Large, deep layer pyramid-pyramid single axon EPSPs in slices of rat motor cortex display paired pulse and frequency-dependent depression, mediated presynaptically and self-facilitation, mediated postsynaptically

Large, deep layer pyramid-pyramid single axon EPSPs in slices of rat motor cortex display paired... Abstract 1. In slices of rat sensorimotor cortex, dual intracellular recordings were obtained from 1,952 pairs of deep layer pyramidal neurons. Where action potentials in one neurone elicited excitatory postsynaptic potentials (EPSPs, n = 56) in the other, responses to different presynaptic firing rates and patterns and at different postsynaptic membrane potentials were recorded and on some occasions both neurons were filled with biocytin. 2. Slices were fixed, sectioned again at 60 microns, and incubated with Avidin horseradish peroxidase (HRP), which was then visualized using the 3,3'-diaminobenzidine tetrahydrochloride (DAB) method. All neurones reported here that were identified histologically were pyramidal cells with their somata in the deep layers (V and VI). 3. One in 70 of the tests performed revealed a synaptic connection, 25 of which were studied in detail. Mean EPSP amplitude was 1.67 +/- 1.66 (SD) mV, with some single sweep events as large as 9 mV. For some of the smaller EPSPs the amplitude distributions contained a clear peak around 0 mV, the coefficient of variation (CV) was large, and paired pulse facilitation was apparent. EPSPs with large average amplitudes displayed no apparent failures of transmission, EPSP amplitudes were fairly evenly distributed around the mean, CVs were small, and paired pulse depression was apparent in 2.5 mM extracellular Ca2+. When single sweeps were selected according to the size of the first EPSP, large second EPSPs were found to follow small first EPSPs and small second EPSPs to follow large first EPSPs. Paired pulse effects appeared, in the majority of tests, to be due to a change in presynaptic release probability. 4. Two EPSPs were recorded in three different extracellular Ca2+ concentrations. In 1 mM Ca2+, the first EPSP of a short interval pair was small and paired pulse facilitation was apparent. In 5 mM Ca2+, first EPSPs were between 2.5 and 4 times larger than in 1 mM Ca2+ and paired pulse depression was apparent. In all Ca2+ concentrations however, averaged third and fourth EPSPs of brief bursts were of similar amplitudes and smaller than second EPSPs. If presynaptic inhibition does contribute to paired pulse effects here, it is not overcome by a combination of raised extracellular Ca2+ and repetitive presynaptic firing. 5. These EPSPs displayed a wide range of time courses. The mean 10-90% rise time was 2.49 +/- 1.08 ms, the mean width at half amplitude was 15.39 +/- 5.42 ms (n = 22), and the mean EPSP latency was 1.59 +/- 0.68 ms (n = 18). (ABSTRACT TRUNCATED AT 400 WORDS) Copyright © 1993 the American Physiological Society http://www.deepdyve.com/assets/images/DeepDyve-Logo-lg.png Journal of Neurophysiology The American Physiological Society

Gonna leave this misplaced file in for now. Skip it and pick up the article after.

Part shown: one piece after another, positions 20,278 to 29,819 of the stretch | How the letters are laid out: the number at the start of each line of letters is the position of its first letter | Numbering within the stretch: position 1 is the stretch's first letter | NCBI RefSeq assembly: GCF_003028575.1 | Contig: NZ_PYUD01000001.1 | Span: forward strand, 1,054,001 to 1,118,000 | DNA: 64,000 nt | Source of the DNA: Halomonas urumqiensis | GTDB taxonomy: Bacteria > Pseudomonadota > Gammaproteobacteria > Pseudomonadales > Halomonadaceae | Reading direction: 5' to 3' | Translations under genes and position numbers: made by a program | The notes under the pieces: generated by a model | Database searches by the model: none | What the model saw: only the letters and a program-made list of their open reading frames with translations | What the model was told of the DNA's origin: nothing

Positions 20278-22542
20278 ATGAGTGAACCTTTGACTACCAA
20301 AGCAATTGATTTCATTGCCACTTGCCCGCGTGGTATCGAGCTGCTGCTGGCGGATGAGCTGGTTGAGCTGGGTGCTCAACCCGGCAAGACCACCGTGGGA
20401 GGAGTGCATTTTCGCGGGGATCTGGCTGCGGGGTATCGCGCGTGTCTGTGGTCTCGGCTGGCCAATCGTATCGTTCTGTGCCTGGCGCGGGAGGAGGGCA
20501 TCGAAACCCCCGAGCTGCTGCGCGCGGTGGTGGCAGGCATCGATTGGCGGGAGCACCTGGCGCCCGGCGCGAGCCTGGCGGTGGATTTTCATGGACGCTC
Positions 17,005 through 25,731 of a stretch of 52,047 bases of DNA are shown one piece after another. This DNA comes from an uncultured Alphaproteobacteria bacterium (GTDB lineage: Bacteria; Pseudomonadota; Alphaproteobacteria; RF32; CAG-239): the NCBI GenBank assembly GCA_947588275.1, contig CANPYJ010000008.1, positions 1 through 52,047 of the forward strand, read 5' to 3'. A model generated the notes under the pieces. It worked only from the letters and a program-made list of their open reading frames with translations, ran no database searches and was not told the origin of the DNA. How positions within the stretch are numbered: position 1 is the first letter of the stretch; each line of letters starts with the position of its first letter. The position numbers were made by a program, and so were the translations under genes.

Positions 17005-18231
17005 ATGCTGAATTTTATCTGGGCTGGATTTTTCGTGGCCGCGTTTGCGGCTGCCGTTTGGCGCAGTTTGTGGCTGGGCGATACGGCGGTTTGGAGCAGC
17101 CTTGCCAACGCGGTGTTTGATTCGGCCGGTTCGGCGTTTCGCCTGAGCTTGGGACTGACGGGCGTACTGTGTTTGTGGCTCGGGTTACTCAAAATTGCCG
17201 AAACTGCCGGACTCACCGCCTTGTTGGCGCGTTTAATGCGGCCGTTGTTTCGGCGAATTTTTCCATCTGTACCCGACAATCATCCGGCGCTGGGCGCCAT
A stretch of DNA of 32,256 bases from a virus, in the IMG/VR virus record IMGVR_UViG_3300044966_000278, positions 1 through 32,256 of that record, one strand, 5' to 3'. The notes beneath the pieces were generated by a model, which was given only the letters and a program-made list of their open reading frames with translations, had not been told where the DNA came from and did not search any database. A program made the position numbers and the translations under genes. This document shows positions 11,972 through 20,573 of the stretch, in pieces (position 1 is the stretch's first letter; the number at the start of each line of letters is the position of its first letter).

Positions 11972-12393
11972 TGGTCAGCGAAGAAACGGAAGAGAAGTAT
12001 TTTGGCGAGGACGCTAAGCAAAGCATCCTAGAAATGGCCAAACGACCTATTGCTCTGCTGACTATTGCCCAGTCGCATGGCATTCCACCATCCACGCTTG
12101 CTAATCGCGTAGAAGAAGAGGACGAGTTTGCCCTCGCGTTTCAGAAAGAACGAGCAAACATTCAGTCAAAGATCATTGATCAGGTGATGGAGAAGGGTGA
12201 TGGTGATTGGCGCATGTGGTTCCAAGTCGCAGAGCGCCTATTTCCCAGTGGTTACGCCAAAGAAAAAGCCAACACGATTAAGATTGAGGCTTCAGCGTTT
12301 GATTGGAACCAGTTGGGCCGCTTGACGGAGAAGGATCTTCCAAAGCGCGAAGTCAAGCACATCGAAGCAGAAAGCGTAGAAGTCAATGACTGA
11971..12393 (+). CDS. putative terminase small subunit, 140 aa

Large, deep layer pyramid-pyramid single axon EPSPs in slices of rat motor cortex display paired pulse and frequency-dependent depression, mediated presynaptically and self-facilitation, mediated postsynaptically